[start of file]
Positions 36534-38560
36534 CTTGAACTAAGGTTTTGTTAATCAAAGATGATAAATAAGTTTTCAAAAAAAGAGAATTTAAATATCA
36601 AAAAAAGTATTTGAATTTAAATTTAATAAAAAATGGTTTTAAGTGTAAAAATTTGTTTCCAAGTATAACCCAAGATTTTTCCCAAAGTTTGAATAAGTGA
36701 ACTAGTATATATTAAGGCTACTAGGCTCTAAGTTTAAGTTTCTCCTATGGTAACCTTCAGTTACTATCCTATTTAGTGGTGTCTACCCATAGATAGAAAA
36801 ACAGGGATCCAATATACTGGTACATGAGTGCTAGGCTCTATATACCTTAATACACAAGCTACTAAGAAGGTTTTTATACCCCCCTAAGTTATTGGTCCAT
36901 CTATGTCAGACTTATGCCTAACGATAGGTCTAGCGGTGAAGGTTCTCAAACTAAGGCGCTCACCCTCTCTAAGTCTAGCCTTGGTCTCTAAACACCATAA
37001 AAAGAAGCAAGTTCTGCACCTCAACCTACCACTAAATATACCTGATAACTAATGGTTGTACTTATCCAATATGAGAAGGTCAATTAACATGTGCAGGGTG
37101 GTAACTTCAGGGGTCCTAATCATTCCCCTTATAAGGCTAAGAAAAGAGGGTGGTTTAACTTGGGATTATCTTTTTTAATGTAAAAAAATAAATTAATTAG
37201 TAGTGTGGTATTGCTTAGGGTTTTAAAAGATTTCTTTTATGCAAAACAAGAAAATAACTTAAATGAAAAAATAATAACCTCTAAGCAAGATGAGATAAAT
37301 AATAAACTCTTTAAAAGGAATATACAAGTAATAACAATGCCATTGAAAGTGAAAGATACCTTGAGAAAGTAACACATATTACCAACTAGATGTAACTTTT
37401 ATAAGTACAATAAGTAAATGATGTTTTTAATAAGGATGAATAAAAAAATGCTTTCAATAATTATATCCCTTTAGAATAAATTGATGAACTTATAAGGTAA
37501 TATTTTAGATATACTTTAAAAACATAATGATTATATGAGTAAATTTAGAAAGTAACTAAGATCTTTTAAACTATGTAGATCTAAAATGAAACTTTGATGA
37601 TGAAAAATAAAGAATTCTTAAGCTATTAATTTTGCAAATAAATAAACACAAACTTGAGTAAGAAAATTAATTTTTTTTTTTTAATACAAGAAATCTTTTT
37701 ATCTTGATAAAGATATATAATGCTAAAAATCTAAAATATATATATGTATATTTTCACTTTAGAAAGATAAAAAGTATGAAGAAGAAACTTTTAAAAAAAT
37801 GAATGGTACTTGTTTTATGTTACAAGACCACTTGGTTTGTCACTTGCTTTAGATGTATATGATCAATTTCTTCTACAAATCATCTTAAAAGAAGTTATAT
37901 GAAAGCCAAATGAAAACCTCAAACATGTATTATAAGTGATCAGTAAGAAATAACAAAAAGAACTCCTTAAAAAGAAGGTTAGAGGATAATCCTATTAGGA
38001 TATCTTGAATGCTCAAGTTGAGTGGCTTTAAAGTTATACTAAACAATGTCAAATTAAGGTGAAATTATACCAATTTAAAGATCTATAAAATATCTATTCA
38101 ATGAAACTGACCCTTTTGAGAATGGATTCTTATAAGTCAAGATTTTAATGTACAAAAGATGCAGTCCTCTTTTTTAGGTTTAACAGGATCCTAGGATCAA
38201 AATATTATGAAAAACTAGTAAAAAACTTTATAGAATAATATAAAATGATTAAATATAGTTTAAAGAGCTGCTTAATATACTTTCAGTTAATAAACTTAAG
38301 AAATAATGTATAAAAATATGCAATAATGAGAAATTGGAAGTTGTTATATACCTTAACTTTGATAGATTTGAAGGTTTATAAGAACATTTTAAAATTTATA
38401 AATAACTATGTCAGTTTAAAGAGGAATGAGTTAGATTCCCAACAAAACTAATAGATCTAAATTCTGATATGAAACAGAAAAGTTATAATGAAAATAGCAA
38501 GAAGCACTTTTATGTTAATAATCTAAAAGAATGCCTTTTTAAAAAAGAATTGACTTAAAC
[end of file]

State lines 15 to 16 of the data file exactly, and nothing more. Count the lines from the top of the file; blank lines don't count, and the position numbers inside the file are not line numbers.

37801 GAATGGTACTTGTTTTATGTTACAAGACCACTTGGTTTGTCACTTGCTTTAGATGTATATGATCAATTTCTTCTACAAATCATCTTAAAAGAAGTTATAT
37901 GAAAGCCAAATGAAAACCTCAAACATGTATTATAAGTGATCAGTAAGAAATAACAAAAAGAACTCCTTAAAAAGAAGGTTAGAGGATAATCCTATTAGGA